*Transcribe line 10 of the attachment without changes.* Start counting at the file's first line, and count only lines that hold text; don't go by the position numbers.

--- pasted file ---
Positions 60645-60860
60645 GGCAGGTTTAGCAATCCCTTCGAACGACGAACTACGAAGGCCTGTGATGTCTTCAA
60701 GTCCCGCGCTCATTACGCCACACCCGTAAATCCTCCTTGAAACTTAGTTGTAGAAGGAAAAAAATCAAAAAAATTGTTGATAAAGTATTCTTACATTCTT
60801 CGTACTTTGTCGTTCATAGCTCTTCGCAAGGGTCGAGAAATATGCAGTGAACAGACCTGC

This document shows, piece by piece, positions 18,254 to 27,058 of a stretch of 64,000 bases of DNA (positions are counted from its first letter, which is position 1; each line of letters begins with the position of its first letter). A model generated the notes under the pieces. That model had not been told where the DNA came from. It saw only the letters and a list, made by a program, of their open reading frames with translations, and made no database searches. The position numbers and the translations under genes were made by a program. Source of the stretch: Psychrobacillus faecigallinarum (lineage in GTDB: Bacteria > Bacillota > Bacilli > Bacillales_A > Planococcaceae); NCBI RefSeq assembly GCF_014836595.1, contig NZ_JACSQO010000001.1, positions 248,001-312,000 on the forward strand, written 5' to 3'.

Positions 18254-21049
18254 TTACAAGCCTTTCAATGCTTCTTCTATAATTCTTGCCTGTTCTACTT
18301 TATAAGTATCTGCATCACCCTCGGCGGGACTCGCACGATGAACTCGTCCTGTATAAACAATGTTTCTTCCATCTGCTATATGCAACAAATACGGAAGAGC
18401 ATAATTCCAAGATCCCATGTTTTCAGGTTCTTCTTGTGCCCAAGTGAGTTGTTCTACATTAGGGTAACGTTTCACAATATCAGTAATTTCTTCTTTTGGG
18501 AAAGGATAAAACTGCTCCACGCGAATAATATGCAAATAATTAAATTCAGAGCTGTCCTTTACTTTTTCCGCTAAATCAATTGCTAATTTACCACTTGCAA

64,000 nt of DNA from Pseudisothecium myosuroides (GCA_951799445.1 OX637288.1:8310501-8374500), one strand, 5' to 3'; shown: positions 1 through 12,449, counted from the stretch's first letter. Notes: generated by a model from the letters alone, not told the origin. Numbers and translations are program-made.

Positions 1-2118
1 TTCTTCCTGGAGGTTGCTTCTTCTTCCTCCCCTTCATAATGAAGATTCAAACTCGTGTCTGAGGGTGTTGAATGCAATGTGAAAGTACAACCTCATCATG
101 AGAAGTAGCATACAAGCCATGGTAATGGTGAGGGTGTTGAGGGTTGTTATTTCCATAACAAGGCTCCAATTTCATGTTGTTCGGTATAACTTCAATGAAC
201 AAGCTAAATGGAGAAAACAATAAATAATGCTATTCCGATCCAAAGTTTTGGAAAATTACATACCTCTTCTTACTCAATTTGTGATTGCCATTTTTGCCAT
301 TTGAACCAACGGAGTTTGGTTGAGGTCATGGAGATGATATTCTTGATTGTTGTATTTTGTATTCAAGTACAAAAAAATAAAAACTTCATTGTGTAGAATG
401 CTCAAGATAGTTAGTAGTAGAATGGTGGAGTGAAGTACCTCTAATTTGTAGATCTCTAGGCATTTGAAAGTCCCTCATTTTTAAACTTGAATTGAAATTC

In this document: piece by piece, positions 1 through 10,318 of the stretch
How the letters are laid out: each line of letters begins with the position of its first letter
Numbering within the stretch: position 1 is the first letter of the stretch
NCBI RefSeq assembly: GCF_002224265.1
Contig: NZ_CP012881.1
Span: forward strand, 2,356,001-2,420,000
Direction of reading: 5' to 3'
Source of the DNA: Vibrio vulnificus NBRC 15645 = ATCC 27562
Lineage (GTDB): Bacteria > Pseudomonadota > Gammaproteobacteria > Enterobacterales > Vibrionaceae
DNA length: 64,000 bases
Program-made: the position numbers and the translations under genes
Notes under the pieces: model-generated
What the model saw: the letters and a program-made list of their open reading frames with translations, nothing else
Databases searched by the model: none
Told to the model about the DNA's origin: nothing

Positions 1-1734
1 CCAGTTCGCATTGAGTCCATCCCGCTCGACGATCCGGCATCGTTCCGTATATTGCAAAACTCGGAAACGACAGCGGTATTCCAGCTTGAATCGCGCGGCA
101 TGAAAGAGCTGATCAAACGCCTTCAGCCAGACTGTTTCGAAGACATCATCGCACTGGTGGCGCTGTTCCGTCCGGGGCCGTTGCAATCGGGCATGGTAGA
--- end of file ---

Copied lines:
18501 AAAGGATAAAACTGCTCCACGCGAATAATATGCAAATAATTAAATTCAGAGCTGTCCTTTACTTTTTCCGCTAAATCAATTGCTAATTTACCACTTGCAA